Álvarez says that the sports practices at around 90 per cent of law firms in Spain focus on football, so there are opportunities in other sports, such as motorsport where services can be provided to teams, riders/drivers and promoters. He adds: “Motorsport is a global sport so lawyers with an international approach are needed as there are different jurisdictions and different tax frameworks involved.” Lawyers have also identified ‘street sport’ as a massive growth area: “Public racing/running is now a major industry,” says one partner.
Clients in the sport industry increasingly want lawyers who are highly specialised in areas such as EU and competition law, while having a “sensitivity” to the needs of clients that operate in sport, according to Vallina. He adds that there are also opportunities for law firms to advise on competition matters in relation to “state aid to football clubs”. Another partner remarks that acting as agents to football players is also an opportunity for law firms: “The agents of football players are not really professional; the risk for the players is that, with transfers involving a lot of money, players could have problems with the tax authorities.” However, the partner adds that some agencies representing footballers are becoming increasingly sophisticated with some recruiting in-house counsel.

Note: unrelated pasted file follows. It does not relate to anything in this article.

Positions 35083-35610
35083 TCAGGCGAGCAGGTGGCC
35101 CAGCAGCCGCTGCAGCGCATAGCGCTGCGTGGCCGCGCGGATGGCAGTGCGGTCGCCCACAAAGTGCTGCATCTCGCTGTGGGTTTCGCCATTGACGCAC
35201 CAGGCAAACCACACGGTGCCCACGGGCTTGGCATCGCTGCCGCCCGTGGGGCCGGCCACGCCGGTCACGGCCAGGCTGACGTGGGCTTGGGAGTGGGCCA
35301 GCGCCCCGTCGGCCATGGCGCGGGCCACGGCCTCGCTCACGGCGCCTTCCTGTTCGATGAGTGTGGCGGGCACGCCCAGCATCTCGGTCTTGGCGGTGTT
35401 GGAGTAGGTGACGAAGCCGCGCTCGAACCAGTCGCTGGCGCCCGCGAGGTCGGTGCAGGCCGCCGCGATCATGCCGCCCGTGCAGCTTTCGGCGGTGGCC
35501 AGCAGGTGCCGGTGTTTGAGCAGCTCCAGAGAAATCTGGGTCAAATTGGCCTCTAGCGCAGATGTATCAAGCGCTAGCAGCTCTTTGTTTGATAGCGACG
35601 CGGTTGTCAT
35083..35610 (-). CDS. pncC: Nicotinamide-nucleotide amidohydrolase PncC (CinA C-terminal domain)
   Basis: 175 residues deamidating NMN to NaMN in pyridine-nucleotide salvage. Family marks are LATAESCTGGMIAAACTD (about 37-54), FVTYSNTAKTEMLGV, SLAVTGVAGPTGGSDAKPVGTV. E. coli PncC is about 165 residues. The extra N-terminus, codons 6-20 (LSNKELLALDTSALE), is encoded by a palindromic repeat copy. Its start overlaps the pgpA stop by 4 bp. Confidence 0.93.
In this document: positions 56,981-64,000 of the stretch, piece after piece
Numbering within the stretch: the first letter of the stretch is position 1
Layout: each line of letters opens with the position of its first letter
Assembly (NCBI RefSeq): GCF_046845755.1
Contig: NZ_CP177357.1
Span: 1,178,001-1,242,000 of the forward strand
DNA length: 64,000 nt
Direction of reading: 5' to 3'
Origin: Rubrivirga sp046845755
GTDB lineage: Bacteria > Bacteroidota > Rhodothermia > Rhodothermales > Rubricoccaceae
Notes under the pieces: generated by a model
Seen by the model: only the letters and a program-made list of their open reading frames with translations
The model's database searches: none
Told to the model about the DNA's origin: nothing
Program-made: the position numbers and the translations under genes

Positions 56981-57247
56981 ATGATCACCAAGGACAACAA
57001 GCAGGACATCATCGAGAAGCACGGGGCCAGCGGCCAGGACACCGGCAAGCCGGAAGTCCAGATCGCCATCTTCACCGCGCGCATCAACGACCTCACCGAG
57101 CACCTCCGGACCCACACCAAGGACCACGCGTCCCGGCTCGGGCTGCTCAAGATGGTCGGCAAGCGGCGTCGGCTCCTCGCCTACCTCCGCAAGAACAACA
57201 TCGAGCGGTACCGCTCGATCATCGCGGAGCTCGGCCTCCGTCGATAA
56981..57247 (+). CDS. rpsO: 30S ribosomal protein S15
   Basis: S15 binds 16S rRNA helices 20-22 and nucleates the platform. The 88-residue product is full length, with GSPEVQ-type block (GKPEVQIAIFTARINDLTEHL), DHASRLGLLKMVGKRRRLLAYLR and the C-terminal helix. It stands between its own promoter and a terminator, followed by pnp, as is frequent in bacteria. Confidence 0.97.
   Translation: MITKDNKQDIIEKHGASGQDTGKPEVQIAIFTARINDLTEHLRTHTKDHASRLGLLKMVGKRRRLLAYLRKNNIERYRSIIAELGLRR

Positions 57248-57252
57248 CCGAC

Third party ownership ban
There is the potential for international federations to come into conflict with laws in different jurisdictions, according to one partner at a major Spanish firm. He cites the example of UEFA’s ban on third-party ownership of professional football players’ contracts as a ruling that comes into conflict with national laws. The partner also cites the example of FIFA wanting rules applied that “come into conflict with the principle of the free movement of people”. He adds: “In many fields, they [sporting federations] are regulating things they shouldn´t be regulating.”
Women’s sport is another booming area. “In the next two years, women’s sport will increase and there will be more investment in women’s sport,” says one partner. He adds that there are a number of issues in women’s sport which could lead to legal challenges and cites the example of some professional sportswomen’s contracts including clauses that stipulate the contract will be terminated if she becomes pregnant. Meanwhile, sports stadium naming rights is expected to be a major growth area: “Eighty per cent of Spanish clubs are not exploiting stadium naming rights, but in two years, 90 per cent of them will be.” Cuatrecasas, Gonçalves Pereira associate Teresa Méndez Flórez says sport-related sponsorship is a major growth area for law firms: “Investment in sport sponsorship is growing and this is one area where we are focusing our attention.” EU and competition law issues are common in sport, according to Vallina. He highlights restrictions imposed by international sporting federations and says they will be an issue in the future. For example, he highlights “EU individual athletes being prohibited from competing in another EU member state’s national championship, bans on athletes competing in non-federation events, or the creation of European competitions such as the Basketball Euroleague” and adds that these matters might be particularly contentious.